Colorado requires that certain financial disclosures be made automatically in a divorce case. However, there is often additional information that is needed to prepare for your final divorce hearing. This information can be obtained through the discovery process.
The most common type of discovery is written requests. The party receiving discovery requests has 35 days to send their responses back to the other party. There are three types of written discovery:
These are written questions that request a narrative response from the other party. For example, “Please describe in detail your consumption of alcohol, including how often you drink, how much you drink, and whether you drink in the children’s presence.”
Requests for Production of Documents
Just as the name sounds, these are requesting that the other party provide you with documents.
Example: Please provide any and all documentation relating to the revenue generated by your business, including copies of bank statements, tax returns, quarterly tax returns, and all daily sales reports.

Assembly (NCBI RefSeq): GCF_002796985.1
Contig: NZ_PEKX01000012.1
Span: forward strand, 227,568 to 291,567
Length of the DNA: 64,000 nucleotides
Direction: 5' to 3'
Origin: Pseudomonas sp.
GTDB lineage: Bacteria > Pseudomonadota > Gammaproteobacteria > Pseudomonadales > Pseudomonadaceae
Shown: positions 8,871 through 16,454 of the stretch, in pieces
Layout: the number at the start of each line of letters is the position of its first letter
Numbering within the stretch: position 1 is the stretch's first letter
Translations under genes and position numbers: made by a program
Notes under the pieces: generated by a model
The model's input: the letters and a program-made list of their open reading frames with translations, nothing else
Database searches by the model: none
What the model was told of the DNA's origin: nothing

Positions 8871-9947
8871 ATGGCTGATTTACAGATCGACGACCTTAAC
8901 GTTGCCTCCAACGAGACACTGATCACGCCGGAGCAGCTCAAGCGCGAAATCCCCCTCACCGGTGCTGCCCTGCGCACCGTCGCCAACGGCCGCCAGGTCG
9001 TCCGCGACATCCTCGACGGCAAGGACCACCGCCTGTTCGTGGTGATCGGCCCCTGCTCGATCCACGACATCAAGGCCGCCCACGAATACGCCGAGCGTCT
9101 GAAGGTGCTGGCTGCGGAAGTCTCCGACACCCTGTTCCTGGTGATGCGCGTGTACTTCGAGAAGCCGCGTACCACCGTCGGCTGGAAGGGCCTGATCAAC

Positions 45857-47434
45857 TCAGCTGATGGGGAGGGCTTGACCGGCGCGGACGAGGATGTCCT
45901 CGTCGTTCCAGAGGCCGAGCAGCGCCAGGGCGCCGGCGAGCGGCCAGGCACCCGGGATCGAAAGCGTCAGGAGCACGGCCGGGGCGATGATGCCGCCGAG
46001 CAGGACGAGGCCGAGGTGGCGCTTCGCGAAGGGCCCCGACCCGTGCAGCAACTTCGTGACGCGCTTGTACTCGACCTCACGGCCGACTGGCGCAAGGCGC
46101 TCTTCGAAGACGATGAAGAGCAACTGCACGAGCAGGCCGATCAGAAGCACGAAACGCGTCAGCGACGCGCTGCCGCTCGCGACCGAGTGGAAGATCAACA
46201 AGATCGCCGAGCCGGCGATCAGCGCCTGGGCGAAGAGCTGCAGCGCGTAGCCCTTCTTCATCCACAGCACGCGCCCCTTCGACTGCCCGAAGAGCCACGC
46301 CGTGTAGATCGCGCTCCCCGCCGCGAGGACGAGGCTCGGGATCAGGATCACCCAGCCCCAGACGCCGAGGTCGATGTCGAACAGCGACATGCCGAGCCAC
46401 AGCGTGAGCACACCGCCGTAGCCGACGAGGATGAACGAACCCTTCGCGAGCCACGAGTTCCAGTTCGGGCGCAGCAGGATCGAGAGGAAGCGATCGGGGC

Requests for Admission
These requests seek an answer of either “admit” or “deny.” If these are not answered within 35 days, they are deemed admitted. This means that the judge will consider you to have admitted them, even though you did not respond. Therefore, it is very important that you respond to these in a timely fashion.
Example: Admit that you incurred the balance on the Discover credit card.
In addition to written discovery, depositions can also be taken. A deposition is testimony taken under oath in front of a court reporter, who makes a written transcript of the testimony.
Discovery is not necessary in every family-law case. Because it can increase the cost of your divorce, you should discuss whether it is necessary with a family law attorney.
Have you received discovery requests? Is there additional information you need to prepare for your final divorce hearing? I’m here to help.